The Indian Institute of Technology Madras (IITM) on Monday said its researchers have developed a simple microwave process to produce biofuel oils.
In a statement issued here the IITM said the biofuel oils with high energy values were produced from two waste products — agricultural waste such as rice straw and bagasse and discarded plastics.
The project was funded by GAIL (India) Ltd.
The urgency in search of renewable fuels is driven by the environmental impact of extracting fossil fuel and volatility in oil prices and the associated political unrest across the world.
Biofuel oils generated from renewable biological sources are considered a practical and pragmatic replacement for petroleum and petrochemicals, IITM said.
The research team led by Dr. R. Vinu, Associate Professor, Department of Chemical Engineering and the other members were Dr. Dadi Suriapparao and Banupriya Boruah.
“Biomass is the only renewable source of carbon on the earth with immense potential for the production of energy, chemicals and materials with zero carbon footprint on the environment. Agricultural waste products such as rice straw, sugarcane bagasse and wood chips, among others, can potentially serve as bio-oil producing biomass,” Vinu was quoted as saying the statement.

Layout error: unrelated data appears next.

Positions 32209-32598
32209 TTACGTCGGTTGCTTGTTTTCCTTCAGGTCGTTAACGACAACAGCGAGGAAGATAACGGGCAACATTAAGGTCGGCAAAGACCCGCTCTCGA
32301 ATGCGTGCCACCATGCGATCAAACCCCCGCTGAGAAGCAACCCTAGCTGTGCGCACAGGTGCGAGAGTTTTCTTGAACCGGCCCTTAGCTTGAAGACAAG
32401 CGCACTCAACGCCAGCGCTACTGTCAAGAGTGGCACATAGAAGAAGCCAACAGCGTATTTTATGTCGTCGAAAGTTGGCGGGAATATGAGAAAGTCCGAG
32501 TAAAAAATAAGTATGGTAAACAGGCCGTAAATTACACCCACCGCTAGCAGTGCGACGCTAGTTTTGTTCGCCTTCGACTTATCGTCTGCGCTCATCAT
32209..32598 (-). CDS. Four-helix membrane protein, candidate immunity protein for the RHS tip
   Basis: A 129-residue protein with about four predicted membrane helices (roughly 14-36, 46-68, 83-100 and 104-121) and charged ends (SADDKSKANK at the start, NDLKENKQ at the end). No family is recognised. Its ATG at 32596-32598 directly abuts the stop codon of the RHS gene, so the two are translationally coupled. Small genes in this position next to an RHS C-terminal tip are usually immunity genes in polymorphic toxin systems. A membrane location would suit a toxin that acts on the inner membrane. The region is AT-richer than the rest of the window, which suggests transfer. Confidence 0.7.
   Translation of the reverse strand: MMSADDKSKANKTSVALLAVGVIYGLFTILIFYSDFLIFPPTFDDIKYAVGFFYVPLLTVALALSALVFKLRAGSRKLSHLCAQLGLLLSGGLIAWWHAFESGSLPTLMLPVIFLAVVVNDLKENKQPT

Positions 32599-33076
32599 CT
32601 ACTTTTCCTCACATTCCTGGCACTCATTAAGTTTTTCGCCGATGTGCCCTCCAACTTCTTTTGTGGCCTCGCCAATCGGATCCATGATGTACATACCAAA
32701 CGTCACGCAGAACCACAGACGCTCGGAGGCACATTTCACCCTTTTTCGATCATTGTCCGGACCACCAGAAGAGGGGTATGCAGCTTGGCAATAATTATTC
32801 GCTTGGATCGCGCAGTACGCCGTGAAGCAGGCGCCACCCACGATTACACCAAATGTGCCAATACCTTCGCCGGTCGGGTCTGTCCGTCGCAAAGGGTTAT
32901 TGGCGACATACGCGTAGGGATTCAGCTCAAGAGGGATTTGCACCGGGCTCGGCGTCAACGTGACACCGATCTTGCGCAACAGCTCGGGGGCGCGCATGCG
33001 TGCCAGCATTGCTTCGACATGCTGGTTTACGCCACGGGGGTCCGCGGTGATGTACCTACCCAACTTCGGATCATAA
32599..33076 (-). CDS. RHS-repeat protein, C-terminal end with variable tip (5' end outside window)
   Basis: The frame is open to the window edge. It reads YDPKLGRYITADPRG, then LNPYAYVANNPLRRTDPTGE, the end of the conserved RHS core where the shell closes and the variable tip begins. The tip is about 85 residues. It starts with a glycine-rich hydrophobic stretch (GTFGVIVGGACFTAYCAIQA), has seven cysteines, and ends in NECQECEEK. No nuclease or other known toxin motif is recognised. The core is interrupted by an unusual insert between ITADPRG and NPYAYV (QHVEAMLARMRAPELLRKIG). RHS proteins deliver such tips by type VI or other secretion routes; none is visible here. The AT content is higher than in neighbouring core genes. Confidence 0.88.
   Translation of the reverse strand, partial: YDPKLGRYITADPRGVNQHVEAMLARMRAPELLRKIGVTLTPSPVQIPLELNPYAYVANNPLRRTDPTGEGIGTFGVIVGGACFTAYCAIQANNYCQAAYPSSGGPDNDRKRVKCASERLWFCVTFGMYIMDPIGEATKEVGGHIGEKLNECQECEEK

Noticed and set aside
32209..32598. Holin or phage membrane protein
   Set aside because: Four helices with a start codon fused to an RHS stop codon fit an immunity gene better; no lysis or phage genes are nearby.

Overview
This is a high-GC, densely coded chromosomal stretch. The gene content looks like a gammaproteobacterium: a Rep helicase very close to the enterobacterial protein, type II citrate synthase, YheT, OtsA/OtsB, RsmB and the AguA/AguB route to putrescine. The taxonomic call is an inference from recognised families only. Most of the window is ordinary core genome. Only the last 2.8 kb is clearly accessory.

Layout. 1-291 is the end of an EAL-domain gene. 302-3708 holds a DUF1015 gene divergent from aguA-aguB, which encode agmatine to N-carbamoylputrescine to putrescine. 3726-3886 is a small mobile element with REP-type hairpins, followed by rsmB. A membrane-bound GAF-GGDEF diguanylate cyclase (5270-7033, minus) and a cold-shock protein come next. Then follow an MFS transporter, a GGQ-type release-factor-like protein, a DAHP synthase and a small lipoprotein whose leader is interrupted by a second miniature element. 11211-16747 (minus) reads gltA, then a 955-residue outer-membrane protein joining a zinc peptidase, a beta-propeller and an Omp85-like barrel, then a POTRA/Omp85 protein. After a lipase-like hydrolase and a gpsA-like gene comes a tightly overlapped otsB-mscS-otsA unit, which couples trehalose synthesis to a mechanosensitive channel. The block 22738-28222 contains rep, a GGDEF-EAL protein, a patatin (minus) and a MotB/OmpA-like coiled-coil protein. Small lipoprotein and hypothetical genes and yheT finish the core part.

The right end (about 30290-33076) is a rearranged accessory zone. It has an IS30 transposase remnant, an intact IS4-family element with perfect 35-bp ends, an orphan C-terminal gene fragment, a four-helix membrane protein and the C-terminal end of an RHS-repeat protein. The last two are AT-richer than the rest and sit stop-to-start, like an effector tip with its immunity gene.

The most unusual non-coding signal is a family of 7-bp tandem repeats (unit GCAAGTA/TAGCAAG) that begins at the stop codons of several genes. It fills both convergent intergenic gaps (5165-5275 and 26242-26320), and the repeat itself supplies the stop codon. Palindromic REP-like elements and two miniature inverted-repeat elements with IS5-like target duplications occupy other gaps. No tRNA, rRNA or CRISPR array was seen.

However, bio-oil produced by the pyrolysis of biomass contains large amounts of oxygenated groups or ‘oxygenates’, far greater than in fossil fuels. These ‘oxygenates’ result in lower heating value of bio-oils, compared to fossil fuels, and in addition, increase their acidity and corrosiveness.
“In order to make bio-oils competitive with fossil fuels, their oxygenate content must be reduced and hydrogen content increased. Mixing biomass with hydrogen-rich materials during pyrolysis can conceivably make biomass derived bio-oil comparable to fossil-derived fuels in calorific value and chemical/physical properties,” explained Vinu.
Plastics that are rich in hydrogen, can serve as the hydrogen supplier to biomass in its conversion to low-oxygenate bio-oils.
The use of plastics as a supporting material in the pyrolysis of biomass would ultimately serve two purposes — it would produce bio-oils with better properties and also help in repurposing used plastic.
The co-pyrolysis of biomass and plastics, in addition to increasing the calorific value of the fuel, also reduces char formation, thereby increasing efficiency of the process and yield of fuel.
The bio-oils produced by co-pyrolysing the biomasses with the plastics had higher energy yields than those of bio-oils produced by pyrolysis of pure biomass, without the plastics.
The IITM researchers took the idea one step further and used microwave to co-pyrolyse biomass and plastics. Microwave heats materials quickly and uniformly and is a selective and energy-saving technology.
They used a microwave oven to co-pyrolyse a variety of biomass, including rice straw, sugarcane bagasse, groundnut shell, wood sawdust and wood from the tree called ‘Seemai Karuvelam’ in Tamil (‘Angaraji Babul’ in Hindi, scientific name Prosopis juliflora) with two synthetic plastics, polypropylene and polystyrene.
In the case of rice straw and bagasse, the team also used a zeolite catalyst to upgrade the quality of the bio-oil to light fuel oil (LFO) and heavy fuel oil (HFO).